A recent question about skill requirements for project managers of agile teams led me to write this:

In traditional project management, “project manager” means “person who is in charge”. In other words, that person makes the decisions, with varying degrees of depth (sometimes it’s high-level, sometimes it’s micro-management).

 

Agile doesn’t have somebody in change – inherent in the concept of agile is that the group is responsible and the group decides.

 

There *is* somebody who facilates (scrummaster in scrum, coach in XP), but their job is very explicitly not to make decisions. That means that the person who takes that role needs to be mindful of that and willing to push any decisions that rise up back down to the time. If the person has previous experience (and a preference) for “being in charge”, they are unlikely to do a good job in that role. If they aren’t thoughful about group dynamics in general, they may not do a good job in that role.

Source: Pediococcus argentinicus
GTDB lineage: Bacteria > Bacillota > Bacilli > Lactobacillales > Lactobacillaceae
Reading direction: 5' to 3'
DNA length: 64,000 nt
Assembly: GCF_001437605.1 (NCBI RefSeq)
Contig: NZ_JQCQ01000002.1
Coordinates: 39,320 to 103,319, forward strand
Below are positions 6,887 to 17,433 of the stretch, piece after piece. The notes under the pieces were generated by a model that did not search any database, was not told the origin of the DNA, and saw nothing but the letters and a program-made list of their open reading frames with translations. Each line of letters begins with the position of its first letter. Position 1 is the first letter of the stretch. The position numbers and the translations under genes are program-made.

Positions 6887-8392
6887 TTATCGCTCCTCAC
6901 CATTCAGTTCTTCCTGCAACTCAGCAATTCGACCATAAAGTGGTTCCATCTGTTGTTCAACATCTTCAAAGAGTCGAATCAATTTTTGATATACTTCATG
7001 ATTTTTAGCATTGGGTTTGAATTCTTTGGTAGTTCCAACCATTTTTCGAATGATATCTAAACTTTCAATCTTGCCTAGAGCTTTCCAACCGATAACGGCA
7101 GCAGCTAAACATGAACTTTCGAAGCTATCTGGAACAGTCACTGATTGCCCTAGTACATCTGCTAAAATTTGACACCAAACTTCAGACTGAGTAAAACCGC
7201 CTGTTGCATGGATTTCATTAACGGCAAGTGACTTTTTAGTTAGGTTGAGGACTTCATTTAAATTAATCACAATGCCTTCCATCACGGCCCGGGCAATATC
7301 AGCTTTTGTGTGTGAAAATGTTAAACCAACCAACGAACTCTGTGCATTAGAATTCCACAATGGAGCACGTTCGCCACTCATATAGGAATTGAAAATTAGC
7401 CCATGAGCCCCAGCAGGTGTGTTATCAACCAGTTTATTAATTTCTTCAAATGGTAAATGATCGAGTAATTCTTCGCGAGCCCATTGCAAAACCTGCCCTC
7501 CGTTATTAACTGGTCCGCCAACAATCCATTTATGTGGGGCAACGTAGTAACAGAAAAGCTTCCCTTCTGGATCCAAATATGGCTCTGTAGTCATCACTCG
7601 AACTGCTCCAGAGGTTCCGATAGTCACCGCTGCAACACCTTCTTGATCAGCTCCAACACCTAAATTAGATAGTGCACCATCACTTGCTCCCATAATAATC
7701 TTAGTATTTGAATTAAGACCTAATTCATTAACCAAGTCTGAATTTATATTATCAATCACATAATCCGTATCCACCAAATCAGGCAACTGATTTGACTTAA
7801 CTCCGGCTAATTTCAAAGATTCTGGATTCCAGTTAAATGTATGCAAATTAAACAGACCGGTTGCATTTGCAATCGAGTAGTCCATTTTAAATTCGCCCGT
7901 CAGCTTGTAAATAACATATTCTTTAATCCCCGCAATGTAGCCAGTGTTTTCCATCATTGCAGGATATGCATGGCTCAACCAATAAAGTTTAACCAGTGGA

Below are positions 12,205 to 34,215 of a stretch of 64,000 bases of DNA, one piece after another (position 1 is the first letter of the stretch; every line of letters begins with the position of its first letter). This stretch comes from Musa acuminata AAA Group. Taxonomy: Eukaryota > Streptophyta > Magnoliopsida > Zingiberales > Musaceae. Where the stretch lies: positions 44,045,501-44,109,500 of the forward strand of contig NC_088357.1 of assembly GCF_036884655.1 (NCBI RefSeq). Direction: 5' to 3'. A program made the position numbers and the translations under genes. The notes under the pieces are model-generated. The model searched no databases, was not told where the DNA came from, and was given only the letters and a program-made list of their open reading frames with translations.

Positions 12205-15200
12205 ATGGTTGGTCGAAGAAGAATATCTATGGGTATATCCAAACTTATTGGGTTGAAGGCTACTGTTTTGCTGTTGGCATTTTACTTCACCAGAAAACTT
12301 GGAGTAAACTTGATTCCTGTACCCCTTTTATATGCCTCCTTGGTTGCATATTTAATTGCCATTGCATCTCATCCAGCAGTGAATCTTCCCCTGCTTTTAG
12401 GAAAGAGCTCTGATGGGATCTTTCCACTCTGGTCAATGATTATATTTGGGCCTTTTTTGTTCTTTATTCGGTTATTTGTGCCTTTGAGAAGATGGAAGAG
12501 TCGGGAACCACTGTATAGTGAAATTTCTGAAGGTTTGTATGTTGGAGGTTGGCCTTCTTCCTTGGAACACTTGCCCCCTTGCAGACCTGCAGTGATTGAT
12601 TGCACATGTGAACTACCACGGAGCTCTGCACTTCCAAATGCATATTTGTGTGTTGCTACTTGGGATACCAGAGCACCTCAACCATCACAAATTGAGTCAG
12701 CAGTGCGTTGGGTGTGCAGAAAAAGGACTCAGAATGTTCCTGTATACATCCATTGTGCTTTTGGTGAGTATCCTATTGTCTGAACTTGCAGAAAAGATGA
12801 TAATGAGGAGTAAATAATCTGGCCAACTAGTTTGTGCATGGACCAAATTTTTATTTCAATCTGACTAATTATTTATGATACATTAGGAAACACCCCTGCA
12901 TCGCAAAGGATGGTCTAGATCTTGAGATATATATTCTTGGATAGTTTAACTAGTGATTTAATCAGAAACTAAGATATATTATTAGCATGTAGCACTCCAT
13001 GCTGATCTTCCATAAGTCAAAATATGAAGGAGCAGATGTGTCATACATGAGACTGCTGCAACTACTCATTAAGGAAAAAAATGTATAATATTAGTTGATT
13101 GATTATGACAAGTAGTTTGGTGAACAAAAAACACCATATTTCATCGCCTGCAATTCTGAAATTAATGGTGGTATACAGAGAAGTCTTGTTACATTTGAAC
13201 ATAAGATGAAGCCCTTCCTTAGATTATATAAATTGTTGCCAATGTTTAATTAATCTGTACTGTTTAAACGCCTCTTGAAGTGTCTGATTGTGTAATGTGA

Double that comment if the group is not experienced with making decisions together. If they tend to defer upwards and the facilitator is used to making decisions, you probably won’t get a good result.